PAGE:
(iii) Not only this, in order to end her dependence on the other political parties and to strengthen her party’s position in the Parliament and seek a popular mandate in her programmes, Indira Gandhi’s government recommended the dissolution of the Lok Sabha in December 1970.

(iv) The crisis in East Pakistan and the Indo-Pak war leading to the establishment of Bangladesh added one more feather to the popularity of Indira Gandhi.

(v) In this way, Indira Gandhi and her government was seen not only as protector of the poor and the underprivileged but also as a strong government.

(vi) Indira Gandhi through her positive programme—Garibi Hatao, focused on the growth of the public sector, removal of disparities in income and opportunities and the abolition of princely privileges.
(i) The elections came after the end of the Emergency that Prime Minister Indira Gandhi had imposed in 1975; it effectively suspended democracy, suppressed the opposition, and took control of the media with authoritarian measures. The opposition called for a restoration of democracy and Indians saw the election results as a repudiation of the Emergency.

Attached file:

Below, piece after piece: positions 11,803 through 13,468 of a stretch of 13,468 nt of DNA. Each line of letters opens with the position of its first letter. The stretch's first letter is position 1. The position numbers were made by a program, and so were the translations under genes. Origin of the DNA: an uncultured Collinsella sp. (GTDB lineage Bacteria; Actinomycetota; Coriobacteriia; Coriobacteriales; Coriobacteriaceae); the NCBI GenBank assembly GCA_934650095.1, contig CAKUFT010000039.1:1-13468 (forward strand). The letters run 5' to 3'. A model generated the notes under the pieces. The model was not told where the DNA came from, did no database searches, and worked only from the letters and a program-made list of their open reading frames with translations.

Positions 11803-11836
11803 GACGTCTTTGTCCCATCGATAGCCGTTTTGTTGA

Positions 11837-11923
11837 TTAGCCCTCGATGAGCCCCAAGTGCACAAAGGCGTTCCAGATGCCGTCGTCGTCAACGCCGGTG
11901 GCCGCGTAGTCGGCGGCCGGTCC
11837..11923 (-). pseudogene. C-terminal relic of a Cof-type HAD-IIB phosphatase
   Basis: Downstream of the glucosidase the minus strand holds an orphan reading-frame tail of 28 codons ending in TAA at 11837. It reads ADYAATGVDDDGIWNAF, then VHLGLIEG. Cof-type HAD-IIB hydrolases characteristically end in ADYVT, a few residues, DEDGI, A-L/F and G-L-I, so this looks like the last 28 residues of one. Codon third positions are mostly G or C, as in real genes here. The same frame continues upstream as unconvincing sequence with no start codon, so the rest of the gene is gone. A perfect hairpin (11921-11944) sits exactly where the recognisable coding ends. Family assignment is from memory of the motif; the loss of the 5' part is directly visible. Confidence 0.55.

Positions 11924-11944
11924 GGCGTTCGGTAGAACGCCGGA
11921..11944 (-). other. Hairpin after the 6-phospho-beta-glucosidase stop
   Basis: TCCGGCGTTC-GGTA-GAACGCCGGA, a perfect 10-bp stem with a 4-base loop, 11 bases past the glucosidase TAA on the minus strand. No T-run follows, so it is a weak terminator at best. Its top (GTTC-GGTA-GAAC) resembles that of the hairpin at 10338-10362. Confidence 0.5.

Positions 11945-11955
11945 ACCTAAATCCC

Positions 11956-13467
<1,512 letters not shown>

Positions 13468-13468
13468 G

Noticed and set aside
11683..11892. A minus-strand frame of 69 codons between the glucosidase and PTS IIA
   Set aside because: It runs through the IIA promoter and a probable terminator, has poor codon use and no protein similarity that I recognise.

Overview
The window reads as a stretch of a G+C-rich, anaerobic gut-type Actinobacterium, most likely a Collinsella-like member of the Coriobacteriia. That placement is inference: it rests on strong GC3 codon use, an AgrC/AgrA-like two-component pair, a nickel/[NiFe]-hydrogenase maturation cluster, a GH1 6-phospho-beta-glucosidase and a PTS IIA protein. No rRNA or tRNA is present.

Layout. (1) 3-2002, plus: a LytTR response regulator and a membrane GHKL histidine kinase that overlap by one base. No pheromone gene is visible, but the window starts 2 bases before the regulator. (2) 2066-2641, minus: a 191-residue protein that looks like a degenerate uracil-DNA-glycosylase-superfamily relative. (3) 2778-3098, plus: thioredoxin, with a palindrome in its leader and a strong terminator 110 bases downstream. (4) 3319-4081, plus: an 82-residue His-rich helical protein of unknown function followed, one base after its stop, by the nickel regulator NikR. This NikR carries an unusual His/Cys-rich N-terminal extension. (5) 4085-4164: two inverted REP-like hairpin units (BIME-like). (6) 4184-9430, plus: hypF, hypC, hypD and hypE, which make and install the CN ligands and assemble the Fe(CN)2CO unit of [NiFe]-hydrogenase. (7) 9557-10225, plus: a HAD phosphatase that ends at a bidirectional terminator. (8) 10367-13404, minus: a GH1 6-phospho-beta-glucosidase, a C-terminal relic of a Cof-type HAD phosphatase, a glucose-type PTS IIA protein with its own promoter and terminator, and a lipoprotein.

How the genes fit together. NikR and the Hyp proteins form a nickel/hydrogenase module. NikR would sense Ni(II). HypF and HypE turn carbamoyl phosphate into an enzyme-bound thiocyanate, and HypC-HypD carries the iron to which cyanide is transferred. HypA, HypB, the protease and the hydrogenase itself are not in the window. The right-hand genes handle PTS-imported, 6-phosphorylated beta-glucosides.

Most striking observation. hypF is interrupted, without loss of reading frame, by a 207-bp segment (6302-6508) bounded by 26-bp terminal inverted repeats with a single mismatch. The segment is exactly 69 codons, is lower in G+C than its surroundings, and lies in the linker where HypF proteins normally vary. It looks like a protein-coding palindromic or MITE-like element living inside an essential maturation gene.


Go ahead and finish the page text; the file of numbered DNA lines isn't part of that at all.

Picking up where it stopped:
(ii) Gandhi had become extremely unpopular for her decision and paid for it during the elections. On 23 January, she called for fresh elections and released all political prisoners.

(iii) Four Opposition parties, the Congress (Organization), the Jan Sangh, the Bharatiya Lok Dal and the Socialist Party, decided to fight the elections under a single banner called the Janata alliance. The alliance used the symbol allocated to Bharatiya Lok Dal as their symbol on the ballot papers.

(iv) The Janata alliance reminded voters of the excesses and human rights violations during the Emergency, like compulsory sterilization and imprisonment of political leaders.

(v) The structural factors allowed voters to express their grievances, notably their resentment of the emergency and its authoritarian and repressive policies.